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As mainstream as video games have become, there are still millions of people who do not yet participate in the hobby. These people represent the future growth of the industry, and publishers, developers and platform holders alike are exploring new ways to get them engaged.
Whether it’s Google’s attempts to bring down the barrier to entry with cloud gaming service Stadia, hypercasual mobile developers focusing on accessible game design to get people playing, or Nintendo hoping to recapture the Wii Fit magic with products like Ring Fit Adventure, there are myriad ways of appealing to non-gamers.
But for Caroline Marchal, CEO of UK developer Interior Night, there’s a simpler method: tell them a story.
“I don’t think anyone has watched something like this anywhere – and they certainly haven’t played this”
“Story is a fundamental element of attracting people to play a game,” she says. “We focus 100% on getting a great script with flawed characters that people will find relatable and compelling.”
Marchal and her team aim to demonstrate this with their debut title As Dusk Falls, an interactive drama heading to Xbox One, Xbox Series X/S and PC. The game centres on a conflict at a motel in the Arizona desert, in a story that’s “not about saving the world, but about deep and intimate relationships.”
“We’ve got two families we focus on across 30 years, so it’s got scope and it’s a really original story,” says Marchal. “I don’t think anyone has watched something like this anywhere — and they certainly haven’t played this.
“We confront [the audience] to ask questions about really relatable themes and real-life struggles. Can you break free from a toxic family? Can you start over by moving house or changing jobs? Will all your problems go away? When you have a family, how much of yourself should you sacrifice to meet their needs first? How do you balance your own needs with theirs? All of these are questions and themes that have not been in games before, but are universal and relatable in real life.”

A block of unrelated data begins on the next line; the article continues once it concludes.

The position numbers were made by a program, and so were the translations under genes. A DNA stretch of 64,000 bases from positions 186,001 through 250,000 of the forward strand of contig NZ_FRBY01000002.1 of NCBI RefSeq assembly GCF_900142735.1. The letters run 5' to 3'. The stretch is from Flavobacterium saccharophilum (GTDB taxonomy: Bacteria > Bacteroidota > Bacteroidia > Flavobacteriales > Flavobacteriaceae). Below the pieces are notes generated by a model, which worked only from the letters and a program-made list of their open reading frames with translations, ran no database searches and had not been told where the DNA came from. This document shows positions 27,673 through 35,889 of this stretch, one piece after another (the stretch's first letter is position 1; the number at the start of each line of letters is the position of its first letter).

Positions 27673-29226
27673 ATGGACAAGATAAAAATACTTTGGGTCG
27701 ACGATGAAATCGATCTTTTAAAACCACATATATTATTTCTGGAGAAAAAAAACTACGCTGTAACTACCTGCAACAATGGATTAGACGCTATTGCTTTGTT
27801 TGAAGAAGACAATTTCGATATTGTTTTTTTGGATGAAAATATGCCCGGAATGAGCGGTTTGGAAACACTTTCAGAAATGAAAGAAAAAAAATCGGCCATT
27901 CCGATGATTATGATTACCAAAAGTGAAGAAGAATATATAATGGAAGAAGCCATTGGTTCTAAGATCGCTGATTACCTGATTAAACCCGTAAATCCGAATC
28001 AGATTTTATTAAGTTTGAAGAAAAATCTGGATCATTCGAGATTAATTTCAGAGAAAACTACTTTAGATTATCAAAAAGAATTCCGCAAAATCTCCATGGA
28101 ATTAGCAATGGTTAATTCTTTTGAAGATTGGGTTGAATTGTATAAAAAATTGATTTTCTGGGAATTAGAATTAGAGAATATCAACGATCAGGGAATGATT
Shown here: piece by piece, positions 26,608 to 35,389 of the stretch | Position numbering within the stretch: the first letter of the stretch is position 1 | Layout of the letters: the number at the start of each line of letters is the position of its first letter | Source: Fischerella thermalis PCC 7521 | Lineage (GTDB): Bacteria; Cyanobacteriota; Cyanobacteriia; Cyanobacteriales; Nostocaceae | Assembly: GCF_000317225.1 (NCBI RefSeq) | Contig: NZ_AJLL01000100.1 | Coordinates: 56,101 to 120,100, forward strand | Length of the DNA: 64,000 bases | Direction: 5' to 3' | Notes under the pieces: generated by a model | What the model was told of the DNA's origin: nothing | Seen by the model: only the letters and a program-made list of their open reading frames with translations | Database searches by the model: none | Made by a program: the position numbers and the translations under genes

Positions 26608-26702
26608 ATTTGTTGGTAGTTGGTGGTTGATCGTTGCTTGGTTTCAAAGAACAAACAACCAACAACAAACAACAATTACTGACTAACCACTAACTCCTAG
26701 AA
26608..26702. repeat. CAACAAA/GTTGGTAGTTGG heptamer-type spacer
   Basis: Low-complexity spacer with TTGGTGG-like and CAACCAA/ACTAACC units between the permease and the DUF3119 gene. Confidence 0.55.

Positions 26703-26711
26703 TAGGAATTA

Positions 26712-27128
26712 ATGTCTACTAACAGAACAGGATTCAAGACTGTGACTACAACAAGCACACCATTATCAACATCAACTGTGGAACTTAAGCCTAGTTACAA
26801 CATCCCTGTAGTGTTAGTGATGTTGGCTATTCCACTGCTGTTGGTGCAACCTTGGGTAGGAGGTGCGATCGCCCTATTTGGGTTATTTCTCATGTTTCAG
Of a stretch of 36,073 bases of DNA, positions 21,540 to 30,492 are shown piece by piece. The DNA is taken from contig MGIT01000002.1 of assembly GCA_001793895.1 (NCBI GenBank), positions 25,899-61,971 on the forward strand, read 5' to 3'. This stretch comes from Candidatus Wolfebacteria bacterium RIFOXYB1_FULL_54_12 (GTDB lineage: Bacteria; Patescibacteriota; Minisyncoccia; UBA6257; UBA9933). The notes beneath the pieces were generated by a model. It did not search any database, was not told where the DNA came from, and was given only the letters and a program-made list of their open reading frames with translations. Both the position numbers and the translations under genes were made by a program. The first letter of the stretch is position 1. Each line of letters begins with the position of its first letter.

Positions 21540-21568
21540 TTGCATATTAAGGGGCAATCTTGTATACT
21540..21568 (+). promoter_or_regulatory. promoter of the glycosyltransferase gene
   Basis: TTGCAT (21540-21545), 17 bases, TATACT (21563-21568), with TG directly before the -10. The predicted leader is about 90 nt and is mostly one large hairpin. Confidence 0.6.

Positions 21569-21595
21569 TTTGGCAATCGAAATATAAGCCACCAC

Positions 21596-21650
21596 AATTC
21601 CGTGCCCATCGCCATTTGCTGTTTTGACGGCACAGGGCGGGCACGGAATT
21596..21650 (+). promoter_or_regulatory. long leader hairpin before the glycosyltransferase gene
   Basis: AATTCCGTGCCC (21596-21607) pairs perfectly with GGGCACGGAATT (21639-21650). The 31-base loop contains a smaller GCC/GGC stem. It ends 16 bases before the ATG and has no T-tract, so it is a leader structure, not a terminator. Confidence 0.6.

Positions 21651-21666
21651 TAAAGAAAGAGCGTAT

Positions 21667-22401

In the above behind-the-scenes documentary, Marchal expresses a desire to bring TV audiences to video games, but there’s a significant difference between the two sectors. Watching television is a passive experience, with audiences simply absorbing the story. Video games require active participation, which means interactivity can be as much of a potential barrier as it can be a selling point.
Marchal says the key to overcoming this is how you manage tension: “You don’t want to have people really uncomfortable playing your game, feeling really stressed out. That’s the thing with TV — your mind is active but you’re safe because you’re not challenged too much with your reflexes or anything.
“With As Dusk Falls, we’re very focused on story first, bringing people into the world and connecting them with the characters. We make sure there’s no barrier. I can tell you more when we’re able